Deadlock in ACPI Method Evaluation
We've seen on several different systems and boots (https://github.com/joyent/smartos-live/issues/727) cases where we appear to hang in ACPI. I reproduced this on an Intel NUC NUC7i3BNH.
To first diagnose this, I tried to get a few more verbose items. On one of the attempts I would turn on moddebug and set it to include MODDEBUG_ERRMSG (0x40000000). Through this I saw that we were loading an ACPI related table, or at least attempting an override, as one of the last things that we executed. With this in mind, I decided to look closer at the ACPI code. By default the ACPI code on a debug build will log various informational messages; however, only to the system log. Unfortunately, given that we were hanging in boot and not able to use the local keyboard / mouse attached to the NUC in kmdb, that left us in a bit of a bad situation.
To work around this, I first changed the call to strlog() in acpica_pr_buf() to no longer have the flag SL_LOGONLY. This allowed us to make forward progress and see what was going on. Based on this I was able to observe that we were trying to execute a method as the last thing that we could see. To get to the next layer, I had found a message that we had loaded an OEM table ("Dynamic OEM Table Load:", which meant that we had either hit AcpiExLoadOp or AcpiExLoadTableOp.
From here, I iterated a bit more and started enable more advanced ACPI debugging when we hit these issues. Specifically, I would do something like ::bp -c 'AcpiDbgLevel/W 0xf007ff5f; :c' -d acpica`AcpiExLoadOp. With this, I got an additional lead and went back and enabled ACPI's function level debugging. I was able to determine that we were in AcpiNsEvaluate, which makes sense because we were trying to evaluate a method, and that the last ACPI function we executed was AcpiExEnterInterpreter and AcpiUtAcquireMutex. This was interesting, we didn't return out of these. I immediately suspected a deadlock was occurring.
I rebuilt the acpica module adding the macro ACPI_MUTEX_DEBUG and lo and behold, we no longer hung. This is of course because this would cause the attempt to grab the lock to fail before we deadlocked and the fact that it failed was ignored entirely. This made it clear that we were actually triggering a deadlock here. I went back and modified the caller of this, AcpiExEnterInterpreter to panic if we failed to get the lock and started rigging up a few dcmds to run by setting a breakpoint on panic with a command to execute (recall that USB was DOA at this point). Based on that, I was able to put together the following stack trace (note this was manually coppied, so offsets were dropped):
AcpiNsEvaluate AcpiNsExecModuleCode AcpiNsExecModuleCodeList AcpiNsLoadTable AcpiExAddTable AcpiExLoadOp AcpiExOpcode_1A_IT-OR AcpiDsExecEndOp AcpiPsParseLoop AcpiPsParseAml AcpiPsExecuteMethod AcpiNsEvaluate AcpiEvaluateObject cpu_acpi_write_pdc cpupm_intel_init cpupm_init post_startup main locore_start
The bulk of this effort has involved testing on a wide variety of systems to ensure that we don't have regressions. We've tested on a wide variety of platforms which are wrapped up in the table below. Importantly we've tested most generations of Intel processors and one or two AMD ones. This covers everything from the Intel Core 2 Duo to Coffee Lake.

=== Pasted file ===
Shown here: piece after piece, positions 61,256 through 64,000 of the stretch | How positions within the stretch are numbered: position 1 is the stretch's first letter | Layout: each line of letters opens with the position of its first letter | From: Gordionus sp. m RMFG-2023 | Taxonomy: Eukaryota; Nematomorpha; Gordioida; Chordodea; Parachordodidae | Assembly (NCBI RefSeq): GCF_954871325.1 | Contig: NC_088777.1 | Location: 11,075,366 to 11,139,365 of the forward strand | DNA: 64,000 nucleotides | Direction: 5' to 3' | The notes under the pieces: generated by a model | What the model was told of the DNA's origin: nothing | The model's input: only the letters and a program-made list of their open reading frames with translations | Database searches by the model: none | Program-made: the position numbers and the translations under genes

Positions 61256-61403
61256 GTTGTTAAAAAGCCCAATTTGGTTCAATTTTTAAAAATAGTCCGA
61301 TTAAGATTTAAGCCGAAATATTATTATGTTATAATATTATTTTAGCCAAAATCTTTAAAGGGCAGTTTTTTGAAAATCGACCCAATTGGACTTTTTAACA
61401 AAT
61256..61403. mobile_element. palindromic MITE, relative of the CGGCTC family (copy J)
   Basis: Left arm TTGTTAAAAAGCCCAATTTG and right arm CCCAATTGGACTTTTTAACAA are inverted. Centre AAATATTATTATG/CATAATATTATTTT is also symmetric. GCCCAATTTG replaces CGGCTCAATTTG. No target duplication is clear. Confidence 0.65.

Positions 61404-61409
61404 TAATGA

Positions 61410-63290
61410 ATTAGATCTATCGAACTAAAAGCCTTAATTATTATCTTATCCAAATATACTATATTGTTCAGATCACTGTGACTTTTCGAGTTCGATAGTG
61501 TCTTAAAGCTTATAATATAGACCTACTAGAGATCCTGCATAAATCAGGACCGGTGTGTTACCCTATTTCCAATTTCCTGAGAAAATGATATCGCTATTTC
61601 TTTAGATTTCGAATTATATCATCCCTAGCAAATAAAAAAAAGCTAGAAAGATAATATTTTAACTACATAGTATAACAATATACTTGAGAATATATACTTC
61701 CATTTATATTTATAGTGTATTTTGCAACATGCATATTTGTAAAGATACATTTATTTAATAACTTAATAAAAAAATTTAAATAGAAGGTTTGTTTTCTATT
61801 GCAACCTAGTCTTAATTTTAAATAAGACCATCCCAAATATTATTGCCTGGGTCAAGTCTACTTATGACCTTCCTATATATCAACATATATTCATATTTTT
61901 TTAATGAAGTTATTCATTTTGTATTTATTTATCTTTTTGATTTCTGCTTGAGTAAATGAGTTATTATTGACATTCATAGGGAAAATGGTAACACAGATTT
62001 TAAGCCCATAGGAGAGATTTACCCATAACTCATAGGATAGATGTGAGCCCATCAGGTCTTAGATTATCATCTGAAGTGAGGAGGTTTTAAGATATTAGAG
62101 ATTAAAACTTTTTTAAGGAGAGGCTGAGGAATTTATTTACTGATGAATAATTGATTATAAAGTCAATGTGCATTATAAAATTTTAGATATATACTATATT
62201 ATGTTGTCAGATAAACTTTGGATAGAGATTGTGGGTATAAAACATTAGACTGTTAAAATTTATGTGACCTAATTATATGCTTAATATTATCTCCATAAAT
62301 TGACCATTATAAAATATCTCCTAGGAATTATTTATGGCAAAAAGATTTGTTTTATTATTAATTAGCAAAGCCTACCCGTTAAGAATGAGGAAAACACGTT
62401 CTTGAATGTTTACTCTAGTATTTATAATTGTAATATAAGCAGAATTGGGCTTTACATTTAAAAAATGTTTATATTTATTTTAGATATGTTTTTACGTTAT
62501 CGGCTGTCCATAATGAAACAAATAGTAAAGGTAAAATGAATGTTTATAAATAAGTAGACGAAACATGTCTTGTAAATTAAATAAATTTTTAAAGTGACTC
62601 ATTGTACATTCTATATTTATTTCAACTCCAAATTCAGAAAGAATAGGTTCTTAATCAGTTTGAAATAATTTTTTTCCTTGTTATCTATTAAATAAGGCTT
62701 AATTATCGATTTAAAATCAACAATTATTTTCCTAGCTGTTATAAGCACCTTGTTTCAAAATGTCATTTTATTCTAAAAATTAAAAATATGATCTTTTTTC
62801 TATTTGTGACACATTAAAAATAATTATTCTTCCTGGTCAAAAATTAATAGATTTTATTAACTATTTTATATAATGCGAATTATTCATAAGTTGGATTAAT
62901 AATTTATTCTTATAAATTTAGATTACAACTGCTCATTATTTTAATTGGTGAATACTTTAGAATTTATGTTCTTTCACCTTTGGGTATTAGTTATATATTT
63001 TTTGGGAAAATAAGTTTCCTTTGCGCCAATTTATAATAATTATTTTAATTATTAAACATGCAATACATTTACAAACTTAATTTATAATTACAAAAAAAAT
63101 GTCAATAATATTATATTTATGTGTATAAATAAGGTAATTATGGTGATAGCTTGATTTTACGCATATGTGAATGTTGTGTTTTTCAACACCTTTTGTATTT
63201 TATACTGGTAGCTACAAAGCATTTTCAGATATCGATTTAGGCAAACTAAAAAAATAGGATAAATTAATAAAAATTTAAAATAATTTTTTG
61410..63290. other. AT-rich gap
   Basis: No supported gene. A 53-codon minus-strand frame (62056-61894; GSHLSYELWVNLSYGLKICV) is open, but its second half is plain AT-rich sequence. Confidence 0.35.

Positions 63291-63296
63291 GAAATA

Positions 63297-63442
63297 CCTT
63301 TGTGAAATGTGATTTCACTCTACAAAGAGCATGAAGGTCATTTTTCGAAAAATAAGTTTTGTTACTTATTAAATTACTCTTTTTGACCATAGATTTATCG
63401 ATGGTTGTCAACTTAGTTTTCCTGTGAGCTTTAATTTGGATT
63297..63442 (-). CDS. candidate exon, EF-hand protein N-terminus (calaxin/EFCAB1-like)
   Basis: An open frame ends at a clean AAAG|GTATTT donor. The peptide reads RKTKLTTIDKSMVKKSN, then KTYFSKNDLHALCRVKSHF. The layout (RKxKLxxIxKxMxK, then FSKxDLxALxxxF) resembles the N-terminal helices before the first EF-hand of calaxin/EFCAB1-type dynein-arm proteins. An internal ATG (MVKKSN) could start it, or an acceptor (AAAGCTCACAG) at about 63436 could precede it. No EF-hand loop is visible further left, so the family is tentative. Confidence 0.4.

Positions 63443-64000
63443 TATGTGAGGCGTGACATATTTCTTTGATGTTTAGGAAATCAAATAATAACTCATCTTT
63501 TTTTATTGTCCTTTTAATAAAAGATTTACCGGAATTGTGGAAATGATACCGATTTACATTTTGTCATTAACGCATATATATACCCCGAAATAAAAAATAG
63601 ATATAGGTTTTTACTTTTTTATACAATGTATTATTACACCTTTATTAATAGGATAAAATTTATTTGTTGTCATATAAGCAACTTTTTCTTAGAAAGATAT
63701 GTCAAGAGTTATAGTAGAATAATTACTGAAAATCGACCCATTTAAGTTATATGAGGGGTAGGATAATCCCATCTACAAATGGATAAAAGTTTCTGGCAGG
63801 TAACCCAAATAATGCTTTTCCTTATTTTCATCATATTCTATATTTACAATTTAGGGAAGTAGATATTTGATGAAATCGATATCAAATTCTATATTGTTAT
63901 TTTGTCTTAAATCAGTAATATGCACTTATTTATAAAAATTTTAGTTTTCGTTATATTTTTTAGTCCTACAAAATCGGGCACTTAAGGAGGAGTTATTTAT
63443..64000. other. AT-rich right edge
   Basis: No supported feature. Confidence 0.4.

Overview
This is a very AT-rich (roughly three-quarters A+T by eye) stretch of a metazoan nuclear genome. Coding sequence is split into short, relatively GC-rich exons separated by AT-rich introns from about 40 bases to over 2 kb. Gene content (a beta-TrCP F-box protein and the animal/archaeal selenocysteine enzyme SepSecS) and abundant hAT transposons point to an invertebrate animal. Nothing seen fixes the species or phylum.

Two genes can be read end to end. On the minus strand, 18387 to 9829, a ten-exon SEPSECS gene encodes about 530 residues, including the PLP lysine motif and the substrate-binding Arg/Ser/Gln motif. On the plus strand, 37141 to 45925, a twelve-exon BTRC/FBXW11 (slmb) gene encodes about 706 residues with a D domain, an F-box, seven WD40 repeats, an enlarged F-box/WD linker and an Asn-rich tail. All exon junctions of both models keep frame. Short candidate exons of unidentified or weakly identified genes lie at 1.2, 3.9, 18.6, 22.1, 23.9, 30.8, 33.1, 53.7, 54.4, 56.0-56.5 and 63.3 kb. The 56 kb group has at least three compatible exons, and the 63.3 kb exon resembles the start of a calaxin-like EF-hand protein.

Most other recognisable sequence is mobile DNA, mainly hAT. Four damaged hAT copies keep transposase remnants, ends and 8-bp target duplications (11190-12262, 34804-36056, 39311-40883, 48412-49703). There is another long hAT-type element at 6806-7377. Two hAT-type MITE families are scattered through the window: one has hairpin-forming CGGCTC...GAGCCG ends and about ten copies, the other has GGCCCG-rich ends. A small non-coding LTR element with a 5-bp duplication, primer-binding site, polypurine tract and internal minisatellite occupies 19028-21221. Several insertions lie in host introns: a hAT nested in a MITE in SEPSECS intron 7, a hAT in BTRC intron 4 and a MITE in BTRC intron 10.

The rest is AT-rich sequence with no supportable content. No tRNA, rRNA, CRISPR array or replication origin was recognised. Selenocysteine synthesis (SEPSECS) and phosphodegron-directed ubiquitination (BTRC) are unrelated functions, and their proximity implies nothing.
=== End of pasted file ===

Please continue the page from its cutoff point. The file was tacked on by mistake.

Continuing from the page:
|Joyent||Haswell||SMCI 1U||INTC E3-1270v3||X10SLM+-LN4F||-|
|Joyent||sky1 (Joyent-M12G5)||SMCI 2U||Gold 6132||X11DPH-T||-|
|Joyent||magma (Joyent-S10G5)||SMCI 4U||Gold 6132||X11DPH-T||-|
|Joyent||lava (SSG-2028R-ACR24L)||SMCI 2U||E5-2690v4||X10DRH-iT||-|
|Joyent||estel (NUC7i3BNH)||Intel NUC (SKL)||Core i3-7100U||NUC7i3BNB||Now boots!|
|Joyent||NVMe (SYS-2028U-E1CNRT+)||SMCI 2U||E5-2620v4||X10DRU-i+||-|
|Joyent||HP DL360p g8||HP 1U||CPU E5-2680 0 @ 2.70GHz||-||Table warnings always existed|
|Joyent||odyssey||SMCI 2U||EPYC 7601||-||-|
|Joyent||vmware fusion 8.5.10||Apple||Core(tm) i7-3635QM||-||-|
|joyent/smartos-live#727||X1 Carbon||Lenovo||?||?||Now Boots!|
|joyent/smartos-live#727||-||-||Intel core i5 8600K (Coffee Lake)||Asrock z370 extreme4||Now boots!|
|joyent/smartos-live#727||-||-||i3-6100T||Asus H110S2||Now Boots!|
|joyent/smartos-live#727||-||-||i3-6100T||MSI C236M||Now Boots!|
|Individual||T630||Dell||Intel Xeon E5-2630 v3||-||-|
|Individual||-||-||Intel Core i7-3970X||DX79TO||Some new fw mismatch warnings|
|Individual||Precision T1600||Dell||XEon E3-1270||-||-|
|Individual||Terca M10||Toshiba||Core 2 Duo P8600||-||-|
|IRC||-||Supermicro||X11SSH-CTf||Kaby Lake||Now Boots|
|joyent/smartos-live#727||-||SuperMicro||X11SRA-RF||Xeon W-2145 Skylake W||Now boots|
|joyent/smartos-live#727||NUC 7i5BNH||Intel||Intel Core i5 7260U||-||Now Boots|
With this, everything became a lot clearer. As part of evaluating the ACPI CPU power management features we had reached this point where the method caused us to need to execute and load another table. However, the locking inside the internal ACPI code base was incorrect which lead us to already have the lock that we were trying to drop.
The fix for this is a bit involved, but thankfully has already been addressed in the upstream ACPICA logic. As such, what probably makes the most sense is updating our ACPICA code. With this update in place, we have successfully been able to boot and execute on the kaby lake processor.
Updated by Electric Monk 9 months ago
- Status changed from New to Closed
commit 35786f6866ae52207d0f1a25fe7ca5f652f32ce0 Author: Robert Mustacchi <email@example.com> Date: 2019-01-10T20:11:18.000Z 9823 Deadlock in ACPI Method Evaluation 9824 Update ACPI to joyent/20180629 Reviewed by: Patrick Mooney <firstname.lastname@example.org> Reviewed by: Jerry Jelinek <email@example.com> Reviewed by: Andy Fiddaman <firstname.lastname@example.org> Approved by: Richard Lowe <email@example.com>